We were then conveyed to the two coronation chairs, where my old friend [Sir Roger de Coverley], after having heard that the stone underneath the most ancient of them, which was brought from Scotland, was called Jacob's pillow, sat himself down in the chair ; and looking like the figure of an old Gothic king, asked our interpreter what -authority they had to say that Jacob had ever been in Scotland ? The fellow, instead of returning him an answer, told him that he hoped his honour would pay the forfeit. I could observe Sir Roger a little ruffled at being thus trepanned; but our guide not insisting upon his demand, the knight soon recovered his good humour, and whispered in my ear, that if Will Wimble were with us, and saw those two chairs, it would go hard but he would get a tobacco-stopper out of one or t’ other of them.-Addison.
i Devon's Issues of the Exchequer from Henry III. to Henry VI.
? Professor Ramsay, see Stanley, p. 58.
The Screen dividing the chapel from the Choir was erected in the reign of Henry VI. ; beneath the cornice runs a series of fourteen sculptures in bas-relief, representing the principal events, real and imaginary, in the life of Edward the Confessor ; the pavement of the chapel, much worn, is contemporary with the shrine of the Confessor.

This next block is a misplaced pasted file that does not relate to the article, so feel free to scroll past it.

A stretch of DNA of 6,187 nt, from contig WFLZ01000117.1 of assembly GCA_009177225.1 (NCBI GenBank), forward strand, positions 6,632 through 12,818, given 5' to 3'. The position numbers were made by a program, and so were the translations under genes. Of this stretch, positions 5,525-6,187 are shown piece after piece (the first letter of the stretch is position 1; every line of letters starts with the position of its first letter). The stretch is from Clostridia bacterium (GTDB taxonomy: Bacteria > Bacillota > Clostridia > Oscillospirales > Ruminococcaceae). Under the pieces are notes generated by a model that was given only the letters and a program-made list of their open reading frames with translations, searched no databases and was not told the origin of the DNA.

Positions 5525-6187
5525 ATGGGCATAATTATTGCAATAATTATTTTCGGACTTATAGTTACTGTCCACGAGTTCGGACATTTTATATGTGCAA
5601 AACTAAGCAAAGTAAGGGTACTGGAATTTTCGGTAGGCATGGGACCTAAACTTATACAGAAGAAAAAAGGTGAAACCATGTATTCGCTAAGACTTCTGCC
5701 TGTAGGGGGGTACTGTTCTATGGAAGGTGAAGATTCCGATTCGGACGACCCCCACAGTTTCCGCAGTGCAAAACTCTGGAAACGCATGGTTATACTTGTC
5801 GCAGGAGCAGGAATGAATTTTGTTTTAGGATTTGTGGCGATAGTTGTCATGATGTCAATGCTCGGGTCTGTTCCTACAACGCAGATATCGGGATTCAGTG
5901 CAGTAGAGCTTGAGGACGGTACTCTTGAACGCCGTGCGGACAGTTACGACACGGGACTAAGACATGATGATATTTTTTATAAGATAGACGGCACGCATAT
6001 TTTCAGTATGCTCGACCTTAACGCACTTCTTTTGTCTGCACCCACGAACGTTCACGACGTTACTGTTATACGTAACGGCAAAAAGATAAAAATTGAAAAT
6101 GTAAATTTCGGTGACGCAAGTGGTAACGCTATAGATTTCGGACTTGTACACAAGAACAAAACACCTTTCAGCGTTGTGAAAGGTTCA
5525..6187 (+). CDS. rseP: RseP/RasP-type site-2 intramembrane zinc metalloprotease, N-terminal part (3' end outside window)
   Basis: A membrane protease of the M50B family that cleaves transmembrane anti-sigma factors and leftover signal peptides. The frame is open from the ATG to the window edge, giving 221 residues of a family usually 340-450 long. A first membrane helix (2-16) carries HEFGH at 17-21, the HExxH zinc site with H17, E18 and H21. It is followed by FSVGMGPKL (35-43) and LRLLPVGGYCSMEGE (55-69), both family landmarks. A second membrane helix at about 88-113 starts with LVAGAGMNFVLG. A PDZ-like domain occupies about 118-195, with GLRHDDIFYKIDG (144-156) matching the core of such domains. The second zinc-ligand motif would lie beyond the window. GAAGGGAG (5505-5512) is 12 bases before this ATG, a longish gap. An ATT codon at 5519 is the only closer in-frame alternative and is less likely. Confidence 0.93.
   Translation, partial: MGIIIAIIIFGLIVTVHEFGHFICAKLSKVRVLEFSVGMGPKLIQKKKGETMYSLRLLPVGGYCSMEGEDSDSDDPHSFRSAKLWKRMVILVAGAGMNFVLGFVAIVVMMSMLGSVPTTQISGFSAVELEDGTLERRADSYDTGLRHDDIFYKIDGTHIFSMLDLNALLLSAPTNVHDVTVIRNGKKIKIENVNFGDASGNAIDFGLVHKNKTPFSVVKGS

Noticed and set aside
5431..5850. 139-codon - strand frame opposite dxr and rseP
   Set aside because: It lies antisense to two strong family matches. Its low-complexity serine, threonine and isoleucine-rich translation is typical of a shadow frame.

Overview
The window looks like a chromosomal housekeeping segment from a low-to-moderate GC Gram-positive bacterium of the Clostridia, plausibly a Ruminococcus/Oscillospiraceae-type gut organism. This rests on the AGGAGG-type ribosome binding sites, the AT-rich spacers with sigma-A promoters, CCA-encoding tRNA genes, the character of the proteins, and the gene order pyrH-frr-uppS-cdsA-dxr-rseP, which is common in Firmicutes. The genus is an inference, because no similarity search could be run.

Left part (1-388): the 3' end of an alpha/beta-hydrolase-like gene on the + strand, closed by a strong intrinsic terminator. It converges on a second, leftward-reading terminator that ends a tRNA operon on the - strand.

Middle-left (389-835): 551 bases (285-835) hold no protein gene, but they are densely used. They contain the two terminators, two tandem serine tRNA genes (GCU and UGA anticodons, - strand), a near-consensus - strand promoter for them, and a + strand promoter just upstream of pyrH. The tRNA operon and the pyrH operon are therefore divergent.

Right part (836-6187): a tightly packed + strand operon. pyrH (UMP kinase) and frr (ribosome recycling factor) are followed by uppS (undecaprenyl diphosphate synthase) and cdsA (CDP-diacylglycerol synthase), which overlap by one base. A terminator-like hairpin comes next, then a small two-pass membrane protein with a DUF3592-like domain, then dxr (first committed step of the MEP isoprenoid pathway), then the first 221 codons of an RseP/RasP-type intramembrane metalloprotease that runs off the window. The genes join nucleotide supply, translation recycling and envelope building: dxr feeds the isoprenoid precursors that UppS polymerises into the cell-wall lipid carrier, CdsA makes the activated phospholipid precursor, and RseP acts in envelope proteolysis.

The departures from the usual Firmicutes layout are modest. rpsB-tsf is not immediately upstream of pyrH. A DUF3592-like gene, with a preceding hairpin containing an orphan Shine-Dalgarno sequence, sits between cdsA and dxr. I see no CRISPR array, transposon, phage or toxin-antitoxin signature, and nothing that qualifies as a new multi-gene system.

VII. Chapel of St. John the Baptist contains the tombs of several early Abbots of Westminster: Abbot William de Colchester (d. 1420); Abbot Mylling (d. 1492); and Abbot Fascet (d. 1500). The large and stately monument to Henry Carey, Lord Hunsdon, first cousin and Chamberlain to Queen Elizabeth. Large altar-tomb of Cecil, Earl of Exeter (eldest son of the great Lord Burghley), and his two wives; the vacant space is said to have been intended for the statue of his second countess, but outliving him, she disdainfully refused to be represented on the left side, though she is buried below. Monument to Colonel Popham, one of Cromwell's officers at sea, and the only monument to any of the Parliamentary party suffered to remain in the Abbey at the Restoration of Charles II. ; the inscription, however, was turned to the wall; his remains were removed at the same time with those of Cromwell, Ireton, Bradshaw, Blake, and the great Parliamentary leader John Pym, who was buried in this chapel, December 15, 1643, with extraordinary magnificence, the two Houses of Parliament and the Assembly of Divines being in attendance. By Pym's body were laid those of Devereux, Earl of Essex, and Sir William Strode.
VIII. The Chapel of Abbot Islip contains the altar-tomb of Islip himself (d. 1532), and the monument to the great-nephew and eventually heir of Sir Christopher Hatton, Queen Elizabeth's Lord Chancellor. The Hatton vault was purchased by William Pulteney, the celebrated Earl of Bath, who is here interred, and whose monument, by the side of General Wolfe's, is without the chapel, in the aisle of the Abbey. The Wolfe monument was the work of Joseph Wilton, and cost £3000; the bas-relief (in lead, bronzed over) represents the march of the British troops from the river bank to the Heights of Abraham ; this portion of the monument is by Capizzoldi.